The Uzbekistan Education Ministry issued an order that bans people under 18 years old from Friday prayer services, even during Eid at the end of September.
According to Radio Free Europe/Radio Liberty (RFE/RL), official Ubaidullo Azimov claims “that the government’s position was that ‘children’s brains should not be distracted’ from school studies by religion.” He stated that “children should only learn what is taught at school.” The students should not wrap themselves with religious studies until they “have finished their high-school studies.”
Parents could face a $750 fine, which is “equal to 15 months’ salary at the country’s minimum wage.” The government also told imams not to allow children to enter mosques.
President Islam Karimov signed a decree in August that makes September 24 a holiday so “Muslims can celebrate Eid,” but it did not mention anything about banning kids from mosques.
This news broke a day after a video surfaced showing a young Uzbek jihadi male, aligned with al-Nusra Front, breaking down in tears right before taking part in a suicide attack bomb mission in Syria. Media identified the male as 20-year-old Jafar al-Tayyar. He fought as part of Imam Bukhari Jamaat, “an Uzbek-led faction that pledged allegiance to the Afghan Taliban last year.” The faction released the video on September 20.
An Imam Bukhori militant spoke with RFE/RL in August. The man wanted to tell the world about the group’s opposition to the Islamic State (ISIS/ISIL/IS).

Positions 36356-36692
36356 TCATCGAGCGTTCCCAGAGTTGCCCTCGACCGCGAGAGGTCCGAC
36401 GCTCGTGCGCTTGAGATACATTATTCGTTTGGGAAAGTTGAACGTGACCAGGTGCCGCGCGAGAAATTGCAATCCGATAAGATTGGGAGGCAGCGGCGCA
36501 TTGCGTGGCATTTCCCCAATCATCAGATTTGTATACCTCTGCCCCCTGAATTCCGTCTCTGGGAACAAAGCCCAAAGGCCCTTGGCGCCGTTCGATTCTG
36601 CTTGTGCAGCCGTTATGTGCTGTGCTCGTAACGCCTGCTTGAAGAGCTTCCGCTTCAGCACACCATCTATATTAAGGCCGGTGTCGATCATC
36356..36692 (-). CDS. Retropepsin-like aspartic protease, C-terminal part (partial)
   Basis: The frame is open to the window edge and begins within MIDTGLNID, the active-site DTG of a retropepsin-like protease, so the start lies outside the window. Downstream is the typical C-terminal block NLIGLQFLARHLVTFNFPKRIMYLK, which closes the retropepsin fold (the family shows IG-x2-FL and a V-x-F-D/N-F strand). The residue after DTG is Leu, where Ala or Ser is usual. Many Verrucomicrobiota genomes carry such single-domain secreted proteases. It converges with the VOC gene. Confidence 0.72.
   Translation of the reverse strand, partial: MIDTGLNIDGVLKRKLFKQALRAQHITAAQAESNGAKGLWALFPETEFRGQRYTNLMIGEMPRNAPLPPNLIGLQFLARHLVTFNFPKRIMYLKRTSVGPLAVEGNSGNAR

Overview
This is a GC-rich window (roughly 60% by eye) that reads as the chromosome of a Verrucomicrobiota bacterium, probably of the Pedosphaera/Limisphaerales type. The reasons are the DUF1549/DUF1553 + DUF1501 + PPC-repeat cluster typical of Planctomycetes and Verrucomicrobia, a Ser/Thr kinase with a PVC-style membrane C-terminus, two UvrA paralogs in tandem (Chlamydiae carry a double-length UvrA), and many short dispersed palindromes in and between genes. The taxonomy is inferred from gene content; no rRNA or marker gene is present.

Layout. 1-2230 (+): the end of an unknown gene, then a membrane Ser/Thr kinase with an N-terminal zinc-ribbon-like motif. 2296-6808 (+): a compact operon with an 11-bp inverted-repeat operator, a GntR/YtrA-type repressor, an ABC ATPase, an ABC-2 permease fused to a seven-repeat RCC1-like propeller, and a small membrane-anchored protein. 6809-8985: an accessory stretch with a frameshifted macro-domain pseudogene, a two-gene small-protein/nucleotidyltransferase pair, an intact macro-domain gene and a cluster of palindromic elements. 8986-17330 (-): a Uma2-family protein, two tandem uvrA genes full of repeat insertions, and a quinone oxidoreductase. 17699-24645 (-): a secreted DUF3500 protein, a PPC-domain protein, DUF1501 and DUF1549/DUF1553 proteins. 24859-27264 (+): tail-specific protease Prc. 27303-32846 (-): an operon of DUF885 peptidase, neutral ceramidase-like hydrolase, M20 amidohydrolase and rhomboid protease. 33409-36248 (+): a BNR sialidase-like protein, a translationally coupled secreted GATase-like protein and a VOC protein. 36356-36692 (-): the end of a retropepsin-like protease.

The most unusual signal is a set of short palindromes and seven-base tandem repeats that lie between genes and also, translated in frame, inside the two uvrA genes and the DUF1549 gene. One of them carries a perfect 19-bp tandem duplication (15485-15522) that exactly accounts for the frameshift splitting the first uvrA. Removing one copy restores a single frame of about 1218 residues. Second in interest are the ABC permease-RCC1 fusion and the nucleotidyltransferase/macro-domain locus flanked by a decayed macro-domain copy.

“IS is a group with a false ‘aqidah’ [Islamic creed]. Its leader [Abu Bakr] al-Baghdadi is a person who likes to indulge in pleasures, he is a depraved person,” he said.
He called Baghdadi’s followers “ignoramuses” and bashed them for calling non-ISIS people infidels even though they smoke. He also found problems with Baghdadi’s permission to kill other Muslims. RFE/RL reports:
“In Raqqa, there is an oil plant. It was captured by Jabhat al-Nusra. After Baghdadi attacked [Nusra], spilling the blood of around a thousand mujahedin [jihadist fighters], and taking about one and a half thousand captive, he took the oil plant for himself,” the militant said.
“Once [IS] declared it permissible to kill Muslims, to confiscate their property, sell their women for $500 at the bazaar, a fatwa was issued for us to fight against IS. If they come onto our territory then we will fight against them.”
RFE/RL reports that Tawhid wal-Jihad (TWJ), another Uzbek group in Fua that has “fought many times alongside the Nusra Front,” has released a video showing one Uzbek fighter who allegedly survived a suicide attack. He told the other militants he “exploded a remote-controlled vehicle bomb,” but appears shocked. He collapsed with the other fighters cheering him.
In August, Usmon Ghazi, the leader of the Islamic Movement of Uzbekistan (IMU), announced allegiance to ISIS. The move did not surprise RFE/RL’s Turkmen Service (Azatlyk) since dishonesty and secrets strained their relationship with the Taliban in Pakistan where the majority of IMU militants reside.